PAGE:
Augmented Reality (AR) is changing the way we are entertained, learn, receive healthcare, and advance industry. Augmented Reality adds additional information to your view of the real world in real-time, while Virtual Reality replaces your observed environment with a simulated one.
The developers at MobiledgeX obtained a few Magic Leap One devices and placed them on the Edge. Why did we place AR headsets on the Edge? Because the interesting thing about wearable AR headsets is that both the GPS location awareness of a cell phone and AR spatial mesh technology could potentially be combined. With the cooperative use of an AR headset and a cell phone as a WiFi hotspot to run MobiledgeX’s FindCloudlet, we connected to the closest edge-enabled backend server. The cell phone also runs a small HTTP server that among other things, supplies fine grain GPS Location information to the magic leap device. Our Magic Leap proof of concept Unity application connected to our Face Detection servers with excellent results we’d like to share.
The MLCamera uses the same camera as the AR Capture mode, and cannot capture at the same time, so this is recorded through one of the stereo headset displays. Here is our result pointed at “faces” on an image search:
Placing a “Decorator” in AR space
Our face detection servers usually process 2D detection rectangles to recognize faces. The AR headset’s position and rotation information could be used to calculate the relative rotation and position of the detection rectangles, placing them in 3D space.
The Magic Leap One has an outward facing camera that can record the real-world scene in front of the user (MLCamera), and also an AR UnityEngine Camera GameObject prefab asset to provide data used to locate the user headset position.
Currently, the face recognition application places the bounding boxes at a 1-meter (1 Unity Unit) distance in front of the AR headset. For things to look right, we resize and move each detection “decorator” Unity prefab to be in a more appropriate location:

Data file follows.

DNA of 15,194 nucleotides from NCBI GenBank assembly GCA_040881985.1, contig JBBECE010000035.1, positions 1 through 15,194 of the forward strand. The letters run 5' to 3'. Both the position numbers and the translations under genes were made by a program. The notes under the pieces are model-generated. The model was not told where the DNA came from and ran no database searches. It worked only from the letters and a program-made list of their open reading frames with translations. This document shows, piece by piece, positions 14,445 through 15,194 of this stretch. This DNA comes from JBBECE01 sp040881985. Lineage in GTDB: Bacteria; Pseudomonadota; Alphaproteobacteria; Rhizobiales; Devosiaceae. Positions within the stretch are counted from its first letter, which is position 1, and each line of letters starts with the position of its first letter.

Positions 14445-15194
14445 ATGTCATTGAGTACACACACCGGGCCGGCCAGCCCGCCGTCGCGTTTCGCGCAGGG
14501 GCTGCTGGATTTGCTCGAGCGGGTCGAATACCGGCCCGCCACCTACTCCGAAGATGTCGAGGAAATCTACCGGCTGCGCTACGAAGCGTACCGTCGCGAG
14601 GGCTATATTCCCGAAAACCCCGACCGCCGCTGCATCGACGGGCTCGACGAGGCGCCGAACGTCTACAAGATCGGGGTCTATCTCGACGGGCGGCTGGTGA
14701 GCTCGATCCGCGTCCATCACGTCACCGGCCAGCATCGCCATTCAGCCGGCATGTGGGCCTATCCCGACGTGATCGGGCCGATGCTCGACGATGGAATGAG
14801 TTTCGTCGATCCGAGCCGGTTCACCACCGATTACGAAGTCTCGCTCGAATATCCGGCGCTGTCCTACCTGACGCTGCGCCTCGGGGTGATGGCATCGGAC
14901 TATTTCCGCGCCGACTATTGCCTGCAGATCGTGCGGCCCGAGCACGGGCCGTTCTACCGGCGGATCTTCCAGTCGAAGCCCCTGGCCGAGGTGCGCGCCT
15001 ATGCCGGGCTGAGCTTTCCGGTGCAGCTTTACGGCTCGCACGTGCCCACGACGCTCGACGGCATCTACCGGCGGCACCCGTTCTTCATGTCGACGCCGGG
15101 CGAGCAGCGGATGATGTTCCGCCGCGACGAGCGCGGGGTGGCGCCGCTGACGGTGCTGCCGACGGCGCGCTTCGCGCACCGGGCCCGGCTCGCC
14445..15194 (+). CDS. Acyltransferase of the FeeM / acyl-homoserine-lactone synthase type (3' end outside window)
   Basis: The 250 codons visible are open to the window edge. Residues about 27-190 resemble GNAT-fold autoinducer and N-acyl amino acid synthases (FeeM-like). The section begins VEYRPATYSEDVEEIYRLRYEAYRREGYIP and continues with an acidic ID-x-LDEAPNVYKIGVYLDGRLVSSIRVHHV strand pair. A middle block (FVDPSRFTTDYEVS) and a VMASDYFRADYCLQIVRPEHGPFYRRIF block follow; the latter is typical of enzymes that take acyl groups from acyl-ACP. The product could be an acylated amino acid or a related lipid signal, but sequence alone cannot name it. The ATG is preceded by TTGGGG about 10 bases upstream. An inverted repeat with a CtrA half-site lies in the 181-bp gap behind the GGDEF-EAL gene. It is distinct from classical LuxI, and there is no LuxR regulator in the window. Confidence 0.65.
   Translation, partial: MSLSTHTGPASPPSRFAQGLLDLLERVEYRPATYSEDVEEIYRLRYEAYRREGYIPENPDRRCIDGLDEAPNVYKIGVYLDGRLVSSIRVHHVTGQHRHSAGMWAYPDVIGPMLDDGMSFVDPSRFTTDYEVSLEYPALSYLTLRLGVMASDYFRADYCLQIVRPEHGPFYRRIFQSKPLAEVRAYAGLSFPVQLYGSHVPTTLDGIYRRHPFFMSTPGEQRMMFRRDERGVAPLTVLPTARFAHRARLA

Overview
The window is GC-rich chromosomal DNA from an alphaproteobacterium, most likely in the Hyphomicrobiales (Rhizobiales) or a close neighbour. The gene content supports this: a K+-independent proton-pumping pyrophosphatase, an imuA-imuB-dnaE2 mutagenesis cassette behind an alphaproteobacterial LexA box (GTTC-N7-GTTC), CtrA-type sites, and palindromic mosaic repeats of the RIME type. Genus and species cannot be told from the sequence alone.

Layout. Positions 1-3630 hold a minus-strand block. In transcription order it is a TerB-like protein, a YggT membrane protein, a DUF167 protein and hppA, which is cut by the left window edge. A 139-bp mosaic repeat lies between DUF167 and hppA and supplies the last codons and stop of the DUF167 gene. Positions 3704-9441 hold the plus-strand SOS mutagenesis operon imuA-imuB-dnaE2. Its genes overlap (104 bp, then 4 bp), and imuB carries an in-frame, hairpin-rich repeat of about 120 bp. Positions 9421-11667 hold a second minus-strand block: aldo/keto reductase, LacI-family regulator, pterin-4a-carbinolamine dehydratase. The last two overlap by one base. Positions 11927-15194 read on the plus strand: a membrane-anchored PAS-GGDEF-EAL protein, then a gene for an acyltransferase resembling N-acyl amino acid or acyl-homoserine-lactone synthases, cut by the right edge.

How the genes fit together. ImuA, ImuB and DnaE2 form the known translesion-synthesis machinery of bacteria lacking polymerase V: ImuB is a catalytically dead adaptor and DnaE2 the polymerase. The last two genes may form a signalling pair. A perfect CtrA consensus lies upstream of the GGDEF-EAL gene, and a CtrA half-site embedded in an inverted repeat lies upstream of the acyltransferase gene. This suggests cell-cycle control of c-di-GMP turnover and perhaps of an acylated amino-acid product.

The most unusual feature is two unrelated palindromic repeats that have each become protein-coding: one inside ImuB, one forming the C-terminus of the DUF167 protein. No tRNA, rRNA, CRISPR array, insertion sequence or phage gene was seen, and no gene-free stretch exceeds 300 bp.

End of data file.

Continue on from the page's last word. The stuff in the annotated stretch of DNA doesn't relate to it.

// Set decorator position to camera position decorator.transform.position = parentCam.transform.position; // Move 1 unit forward, unknown distance. decorator.transform.Translate(unitCamForward);
Now, let’s position the detection decorator. The face detection server operates on a 2D screen coordinate system where (0,0) origin is the upper left of the screen, instead of Unity’s screen independent spatial coordinates (0,0,0) origin in 3D space:
// Rotate to match camera rotation: Quaternion parentRot = parentCam.transform.rotation; Vector3 parentEuler = parentRot.eulerAngles; decorator.transform.rotation = Quaternion.Euler(parentEuler.x, parentEuler.y, 0); // no rotation around z-axis // Reposition r.x and r.y (origin is at top left of screen) in terms of unity's coordinate system (origin is at "center" of screen) // This offset depends entirely on the webcam physical position. Vector3 v3pos = new Vector3( zscale * (float)(-.5 * widthAtDepth + ((r.x + r.width/2 + xOffset) / imageW * widthAtDepth)), zscale * (float)(.5 * heightAtDepth - ((r.y + r.height/2 + yOffset) / imageH * heightAtDepth)), 0); // left hand coordinate system decorator.transform.Translate(v3pos); // Translation is relative to own space
We can potentially perform a RayCast to find the Z distance of each detection rectangle. Finding the Z distance allows placing the detection rectangles in the proper location in the spatial mesh, instead of some distance in front of the headset. Some additional calculations are required for the actual view frustum to align its images more precisely with real-world objects and varying camera angles. We noticed during our test that the update speed of the spatial mesh was not exceptionally fast and that it missed smaller objects in the area, like stationary flat monitors, such that the Z distance would be behind the monitor. We have plans to explore this further in the future.
The Face Detection Edge Server
You might be curious to know where our Face Detection Edge Servers reside. The Face Detection Servers reside within the MobiledgeX distributed infrastructure. Using the cell phone during this test gave us the ability to acquire most of the data needed by the Face Detection Edge Server. The data was gathered by querying the Phone application that paired with our Magic Leap Unity Face Detection Application:
Some of edge cloudlet locations also have GPU resources to accelerate computer vision tasks.
If you would like to learn more about FaceDetection, Face Recognition, Object Recognition, and server backends, you can access the various guides here: Face Detection Sample App Guides.